Without Freda Glynn, Australia’s Indigenous media landscape might look as parched as the country’s sunburnt earth. And yet, as ‘She Who Must Be Loved’ makes plain, she’d rather let her actions speak for themselves. Or, better yet, let the generation of filmmakers she has trained and raised do the talking — ideally about someone else.
By Sarah Ward
Across her career, Freda has fostered Indigenous talent across two of the nation’s crucial organisations. The Central Australian Aboriginal Media Association showcases Aboriginal music and culture, starting in 1980 as a radio station focused on and run by the Indigenous community, while Imparja Television extended the outfit’s remit in 1988. In her personal life, Freda has also played matriarch to a family of directors who are now shaping Australian filmmaking in the 21st century. Son Warwick Thornton has the acclaimed Samson & Delilah and Sweet Country to his name, grandson Dylan River is the helmer of documentaries Buckskin and Finke: There and Back, granddaughter Tanith Glynn-Maloney is carving out a producing career, and daughter Erica Glynn directed Black Comedy, produced Redfern Now and guides this tribute to her mother.
Celebration of a Trailblazer
As the above overview conveys, there’s much to the elder Glynn’s life — enough for several films. Hers is a tale not just of advocating to give Australia’s first peoples a voice, but of the impact of the nation’s historical treatment of its Indigenous inhabitants. And so the younger Glynn moulds She Who Must Be Loved
into a celebration of a trailblazer, as well as a chronicle of the societal context that coloured her life. It’s also a document in the true sense of the word, capturing stories and details that demand recording, sharing and remembering.
Freda Glynn. | © Kathryn Mills
In an obvious labour of love that’s no less insightful for its affectionate tone, Erica takes a fitting approach to a story that’s both pioneering and haunted by pain. In the process, she crafts one of the most important Australian documentaries of recent years — since 2018’s other Australian documentary about a pivotal Indigenous figure, Gurrumul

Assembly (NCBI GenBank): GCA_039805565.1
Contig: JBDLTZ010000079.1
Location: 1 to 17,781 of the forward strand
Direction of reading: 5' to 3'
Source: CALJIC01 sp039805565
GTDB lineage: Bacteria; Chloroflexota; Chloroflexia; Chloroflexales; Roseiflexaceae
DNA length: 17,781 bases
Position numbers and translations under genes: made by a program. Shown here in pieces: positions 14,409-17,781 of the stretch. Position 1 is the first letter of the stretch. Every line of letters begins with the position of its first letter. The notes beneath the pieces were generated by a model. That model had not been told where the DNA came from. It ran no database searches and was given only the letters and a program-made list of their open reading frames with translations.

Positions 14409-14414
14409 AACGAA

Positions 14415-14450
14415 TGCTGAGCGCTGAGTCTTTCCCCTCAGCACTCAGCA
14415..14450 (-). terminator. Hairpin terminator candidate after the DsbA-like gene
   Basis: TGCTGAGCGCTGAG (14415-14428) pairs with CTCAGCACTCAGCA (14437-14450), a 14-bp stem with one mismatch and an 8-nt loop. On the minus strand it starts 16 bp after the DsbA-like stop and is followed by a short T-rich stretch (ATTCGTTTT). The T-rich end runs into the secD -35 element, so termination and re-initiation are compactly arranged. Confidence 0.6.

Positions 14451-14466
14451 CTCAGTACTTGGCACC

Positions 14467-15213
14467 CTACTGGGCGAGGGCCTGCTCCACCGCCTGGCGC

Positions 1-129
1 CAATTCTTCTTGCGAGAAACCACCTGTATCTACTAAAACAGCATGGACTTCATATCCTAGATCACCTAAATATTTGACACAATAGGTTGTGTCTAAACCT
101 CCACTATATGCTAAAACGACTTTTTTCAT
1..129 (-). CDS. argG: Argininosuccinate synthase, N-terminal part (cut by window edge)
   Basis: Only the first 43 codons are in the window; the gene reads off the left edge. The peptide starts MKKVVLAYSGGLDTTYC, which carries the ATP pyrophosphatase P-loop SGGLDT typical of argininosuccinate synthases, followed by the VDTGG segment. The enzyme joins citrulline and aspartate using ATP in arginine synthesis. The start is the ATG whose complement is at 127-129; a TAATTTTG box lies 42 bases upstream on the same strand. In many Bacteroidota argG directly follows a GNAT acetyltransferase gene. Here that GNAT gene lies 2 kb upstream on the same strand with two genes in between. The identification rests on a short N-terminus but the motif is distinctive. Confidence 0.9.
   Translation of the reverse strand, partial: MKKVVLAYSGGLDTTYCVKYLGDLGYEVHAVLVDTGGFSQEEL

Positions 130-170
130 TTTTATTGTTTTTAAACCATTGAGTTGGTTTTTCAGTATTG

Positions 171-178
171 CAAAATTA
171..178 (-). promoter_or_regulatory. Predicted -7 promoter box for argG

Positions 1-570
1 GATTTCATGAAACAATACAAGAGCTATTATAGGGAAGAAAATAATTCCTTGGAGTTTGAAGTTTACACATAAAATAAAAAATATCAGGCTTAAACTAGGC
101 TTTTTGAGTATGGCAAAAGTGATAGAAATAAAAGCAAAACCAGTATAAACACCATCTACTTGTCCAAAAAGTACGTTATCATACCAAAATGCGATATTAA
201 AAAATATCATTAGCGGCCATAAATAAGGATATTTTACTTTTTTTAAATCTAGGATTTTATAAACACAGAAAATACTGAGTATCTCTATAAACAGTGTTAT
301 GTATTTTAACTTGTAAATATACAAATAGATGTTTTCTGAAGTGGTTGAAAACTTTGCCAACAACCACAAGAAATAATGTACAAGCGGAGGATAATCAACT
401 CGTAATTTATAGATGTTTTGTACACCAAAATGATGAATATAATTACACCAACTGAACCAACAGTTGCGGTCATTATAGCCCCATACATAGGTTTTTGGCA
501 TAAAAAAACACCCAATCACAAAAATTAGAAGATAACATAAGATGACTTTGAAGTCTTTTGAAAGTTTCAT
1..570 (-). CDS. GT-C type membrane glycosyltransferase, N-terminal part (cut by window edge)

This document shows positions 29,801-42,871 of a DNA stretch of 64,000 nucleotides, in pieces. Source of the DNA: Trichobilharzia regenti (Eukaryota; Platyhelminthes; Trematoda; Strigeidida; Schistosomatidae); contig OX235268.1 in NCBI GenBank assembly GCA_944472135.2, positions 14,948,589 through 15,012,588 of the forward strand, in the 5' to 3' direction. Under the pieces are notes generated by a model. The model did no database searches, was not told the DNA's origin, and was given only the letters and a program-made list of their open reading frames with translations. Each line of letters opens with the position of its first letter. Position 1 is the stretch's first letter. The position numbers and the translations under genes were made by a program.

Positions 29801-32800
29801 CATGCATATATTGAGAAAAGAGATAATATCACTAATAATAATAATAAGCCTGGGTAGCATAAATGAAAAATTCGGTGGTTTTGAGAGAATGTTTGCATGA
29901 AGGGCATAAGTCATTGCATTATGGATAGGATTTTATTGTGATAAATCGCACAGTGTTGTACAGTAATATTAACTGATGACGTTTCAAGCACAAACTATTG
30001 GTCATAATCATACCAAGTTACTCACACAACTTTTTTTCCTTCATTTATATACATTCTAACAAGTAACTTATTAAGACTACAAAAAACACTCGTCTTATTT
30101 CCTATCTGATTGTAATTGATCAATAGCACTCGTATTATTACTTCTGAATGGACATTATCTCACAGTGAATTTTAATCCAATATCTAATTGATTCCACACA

, which also screened at Berlinale. With the now 79-year-old Freda more of a presence than she’d prefer, She Who Must Be Loved
comes to the screen like a collection of memories. Some are relayed direct to camera from her Cooktown home; some are examined through interviews with friends, colleagues and family; and some are shepherded by Glynn as she revisits places from her childhood.
Not an angry movie
Freda is matter-of-fact about seizing opportunities that came her way, including attending university as a single mother of five. She’s lively when interacting with her kids and grandkids, especially when witnessing their successes. And she’s reflective when wading through her upbringing, including trying to ascertain what happened to her grandmother. As sadly burdens Australia’s entire Indigenous population, there’s a shadow of prejudice and persecution looming over Freda’s family history. That said, this isn’t an angry movie. Rather, it’s a contemplative ode — recognising everything that Freda has achieved and everything that’s influenced her path, the hard-won triumphs and the heartbreaking obstacles all included.